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2017 Tenuta Viglione Nero di Troia - Puglia, Italy $27.00

Where

Located in the southeastern Italian region of Puglia, the DOC of Gioia del Colle was first introduced in 1987. Centered around the town of the same name on a 360 meter plateau known as the Murge, this area is situated around the “ankle” of the Italian boot. Deriving its name from the latin phrase a pluvia, meaning “without rain”, sunbleached Puglia is extremely hot and dry. First colonized by Mycenaean Greeks, today this remote place is colonized every summer by sun-seekers that are drawn to Puglia’s long coastline and slow pace.

What

The DOC’s of Gioia del Colle and Manduria are mostly known for the production of Primitivo, which accounts for around 39% of Puglia’s red wine production. In comparison, lesser known Nero di Troia (officially called Uva di Troia) accounts for only 3% of all Puglian wine. Sadly, plantings of this variety have been shrinking steadily over the past few decades. Today vineyards of Nero di Troia are one-fifth their 1970’s size. An ancient variety, it is uncertain where Nero di Troia originates from. The name itself comes from the Puglian town of Troia, which according to legend was founded by the Greek Hero Diomedes following the destruction of Troy.

The Tenuta Viglione Nero di Troia is made from grapes harvested from vines planted on pebbly- limestone soils, 450 meters above sea level on the Murgian plateau. The vines were first planted in 1999. Fermented in stainless steel tanks, 30% of the wine was aged in large oak barrels.

Who

Owned by Giovanni Zullo, Tenuta Viglione has been a family owned winery since the 19th century. Giovanni is the fourth generation to manage the estate, which has holdings between Gioia del Colle and Santeramo in Colle. The winery itself is located in the Viglione area, on the border between the provinces of Bari and Taranto. It sits at the highest point of the Murgian plateau and is fully organic certified. The brand new winery is entirely gravity-fed, with temperature controlled stainless steel fermenters that allow Giovanni to bottle refined wines that maintain their freshness.

Taste

Nero di Troia has a firm build. Unsurprisingly it is often enlisted as a blending partner to sure up less structured grape varieties. Later ripening than Primitivo, it shows less of the “baked fruit” qualities that can dog other hot climate wines. This wine from Tenuta Viglione shows a classic profile that is somewhere between Nebbiolo and Syrah. Crimson red in colour, it is savoury with notes of sour plum, black cherry, and tobacco. Gripping tannins and high acidity make this a wine best served with food. The classic match is lamb or goat that has been slow roasted in a wood-fire oven. Don’t have a wood-fire oven? Another tasty match is lamb ragu over orecchiette pasta. Decant and serve around 16 ̊C.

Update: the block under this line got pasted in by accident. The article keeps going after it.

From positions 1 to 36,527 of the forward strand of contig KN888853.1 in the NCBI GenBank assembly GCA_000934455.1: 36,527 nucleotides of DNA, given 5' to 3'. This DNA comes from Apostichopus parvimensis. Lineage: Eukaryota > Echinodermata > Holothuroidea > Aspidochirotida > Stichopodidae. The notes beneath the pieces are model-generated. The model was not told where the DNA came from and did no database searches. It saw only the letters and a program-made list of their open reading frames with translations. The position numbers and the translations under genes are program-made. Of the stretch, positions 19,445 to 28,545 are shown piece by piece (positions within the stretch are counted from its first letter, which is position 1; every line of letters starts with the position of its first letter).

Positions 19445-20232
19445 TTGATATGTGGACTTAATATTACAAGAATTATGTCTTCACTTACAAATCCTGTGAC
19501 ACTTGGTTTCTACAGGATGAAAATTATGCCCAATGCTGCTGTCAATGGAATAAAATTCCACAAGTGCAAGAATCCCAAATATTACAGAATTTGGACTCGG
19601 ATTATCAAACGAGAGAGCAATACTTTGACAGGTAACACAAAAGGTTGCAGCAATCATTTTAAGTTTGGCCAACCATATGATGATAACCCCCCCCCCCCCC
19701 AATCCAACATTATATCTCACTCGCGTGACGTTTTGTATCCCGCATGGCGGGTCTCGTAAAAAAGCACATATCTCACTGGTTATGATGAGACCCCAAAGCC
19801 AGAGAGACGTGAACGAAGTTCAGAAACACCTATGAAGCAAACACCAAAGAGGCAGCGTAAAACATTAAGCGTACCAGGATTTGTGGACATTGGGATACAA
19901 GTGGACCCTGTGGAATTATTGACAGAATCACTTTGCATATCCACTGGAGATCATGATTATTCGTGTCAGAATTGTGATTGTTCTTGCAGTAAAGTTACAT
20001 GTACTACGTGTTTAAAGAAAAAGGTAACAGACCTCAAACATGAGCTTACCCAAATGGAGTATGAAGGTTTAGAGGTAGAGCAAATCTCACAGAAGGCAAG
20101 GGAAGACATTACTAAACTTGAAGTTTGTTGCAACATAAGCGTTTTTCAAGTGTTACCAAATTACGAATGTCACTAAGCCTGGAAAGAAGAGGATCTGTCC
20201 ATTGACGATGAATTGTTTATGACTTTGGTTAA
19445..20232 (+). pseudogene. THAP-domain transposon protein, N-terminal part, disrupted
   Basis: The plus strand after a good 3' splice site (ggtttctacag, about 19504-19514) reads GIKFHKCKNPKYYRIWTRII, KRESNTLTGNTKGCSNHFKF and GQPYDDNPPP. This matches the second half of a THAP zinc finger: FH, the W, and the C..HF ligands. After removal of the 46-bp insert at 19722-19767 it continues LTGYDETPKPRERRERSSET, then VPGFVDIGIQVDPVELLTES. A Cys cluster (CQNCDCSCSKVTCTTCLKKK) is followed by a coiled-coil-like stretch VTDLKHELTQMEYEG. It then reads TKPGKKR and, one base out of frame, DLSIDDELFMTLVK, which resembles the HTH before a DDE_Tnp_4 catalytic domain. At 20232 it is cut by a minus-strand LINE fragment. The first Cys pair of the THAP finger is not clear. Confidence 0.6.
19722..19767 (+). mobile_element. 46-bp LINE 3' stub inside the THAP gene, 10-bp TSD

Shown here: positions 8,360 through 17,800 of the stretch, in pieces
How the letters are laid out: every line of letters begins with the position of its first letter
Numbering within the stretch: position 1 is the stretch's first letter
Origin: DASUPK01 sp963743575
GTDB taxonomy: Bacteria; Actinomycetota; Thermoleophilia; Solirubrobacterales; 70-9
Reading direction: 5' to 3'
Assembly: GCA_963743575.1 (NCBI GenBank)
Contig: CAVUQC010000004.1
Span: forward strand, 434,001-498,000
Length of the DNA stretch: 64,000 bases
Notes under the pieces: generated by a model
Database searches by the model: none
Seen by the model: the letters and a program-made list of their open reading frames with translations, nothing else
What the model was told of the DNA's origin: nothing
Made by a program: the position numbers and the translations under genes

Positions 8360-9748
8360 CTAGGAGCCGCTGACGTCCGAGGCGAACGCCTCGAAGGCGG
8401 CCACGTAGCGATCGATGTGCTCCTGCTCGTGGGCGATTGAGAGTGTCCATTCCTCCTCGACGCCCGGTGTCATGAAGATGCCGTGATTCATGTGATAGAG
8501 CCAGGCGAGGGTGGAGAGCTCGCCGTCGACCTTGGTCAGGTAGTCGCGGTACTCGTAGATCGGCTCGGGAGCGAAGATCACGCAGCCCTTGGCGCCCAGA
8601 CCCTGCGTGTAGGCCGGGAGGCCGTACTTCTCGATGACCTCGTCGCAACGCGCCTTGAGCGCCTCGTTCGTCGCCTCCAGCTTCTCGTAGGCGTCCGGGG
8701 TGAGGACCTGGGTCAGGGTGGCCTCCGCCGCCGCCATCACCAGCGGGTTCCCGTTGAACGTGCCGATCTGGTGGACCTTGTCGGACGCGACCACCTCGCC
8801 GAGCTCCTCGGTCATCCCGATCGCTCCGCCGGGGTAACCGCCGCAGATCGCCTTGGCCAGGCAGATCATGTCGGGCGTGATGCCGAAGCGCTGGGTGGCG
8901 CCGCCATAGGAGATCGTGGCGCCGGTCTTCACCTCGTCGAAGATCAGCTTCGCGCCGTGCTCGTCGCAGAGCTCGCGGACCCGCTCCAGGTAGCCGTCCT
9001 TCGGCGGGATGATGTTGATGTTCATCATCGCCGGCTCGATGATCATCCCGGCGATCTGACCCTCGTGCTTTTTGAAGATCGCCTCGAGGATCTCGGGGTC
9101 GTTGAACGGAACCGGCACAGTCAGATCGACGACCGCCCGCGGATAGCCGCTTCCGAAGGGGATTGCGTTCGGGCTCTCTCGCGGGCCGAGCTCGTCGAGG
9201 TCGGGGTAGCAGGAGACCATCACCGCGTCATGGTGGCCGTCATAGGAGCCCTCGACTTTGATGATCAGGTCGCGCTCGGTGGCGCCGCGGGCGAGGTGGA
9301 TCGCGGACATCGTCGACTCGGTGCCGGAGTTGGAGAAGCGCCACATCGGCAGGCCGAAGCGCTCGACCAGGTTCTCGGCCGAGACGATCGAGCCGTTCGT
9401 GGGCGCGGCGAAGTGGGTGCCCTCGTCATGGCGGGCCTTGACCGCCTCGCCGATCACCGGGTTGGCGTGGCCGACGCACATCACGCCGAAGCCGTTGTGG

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2015 Michel Gassier Les Piliers Cabernet Sauvignon - Pays d’Oc, France $21.50

Where

The Pays d’Oc is an IGP (Indication Géographique Protégée) that covers a large swath of southern France. Sitting apart from the stricter AOC (Appellation d'Origine Contrôlée) system, IGP wines are often referred to as ‘country wines’ or ‘wines of the land’. A vast region that stretches along the Mediterranean coast to the Pyrenees, the Pays d’Oc has a generally Mediterranean climate with hot and dry summers and mild winters. Altogether there are around 120,000 hectares planted to vine, making this one of the largest wine regions in the world.

What

Winemakers will choose to label their wine as IGP when they want to have an indication of origin, but prefer looser restrictions. Growers who have planted their vineyards to non-traditional grape varieties will also decide to go in this direction. The largest of six regional zones, the Pays d’Oc is responsible for the majority of wine production. Used for red, white and rosé wines, IGP labelled wines can vary greatly in style.

The Les Piliers is made from 100% Cabernet Sauvignon from hand harvested, sustainably farmed vines. Following fermentation, the wine was aged for one year in French oak barrels

Who

Michel Gassier is the fourth generation of his family to operate Château de Nages in Costières de Nîmes. His great-great grandfather Joseph Torres, an Algerian national, bought the estate during World War Two. The Gassier’s vineyards are located at the most southern part of the Rhône Valley, close to the azure shores of Meditteranean Sea. Planted to traditional Rhône varieties, the vines exist within the Natura 2000 European Union protected zone. A man deeply attached to the land, Michel describes himself as a “peasant-researcher”. Prior to managing the family estate, Michel worked for the French agricultural attache in Washington D.C. and for a wine distributor in New York and New Jersey. When his father retired in 1993, Michel returned to the family business with his American wife Tina. He quickly introduced organic viticulture and expanded his holdings. Never afraid to tackle new challenges, Michel has also collaborated with winemaker Philippe Cambie to produce two other Rhône-style blends called Cercius. Michel is the ideal example of a modern-traditionalist.

Taste

Bold and silky-smooth, the Les Piliers Cabernet Sauvignon shows a lot of finesse for a so-called ‘country wine’. It is purple-carmine in colour, and has a bouquet of plum, black currant, and cedar aromas. The palate has soft tannins and a touch of bell pepper spice. It is an ample and friendly style of Cabernet. Serve straight from the bottle without decanting around 16 ̊C. Cabernet is more than just a steak grape. Try serving this wine with baked blue-cheese stuffed portobello mushrooms.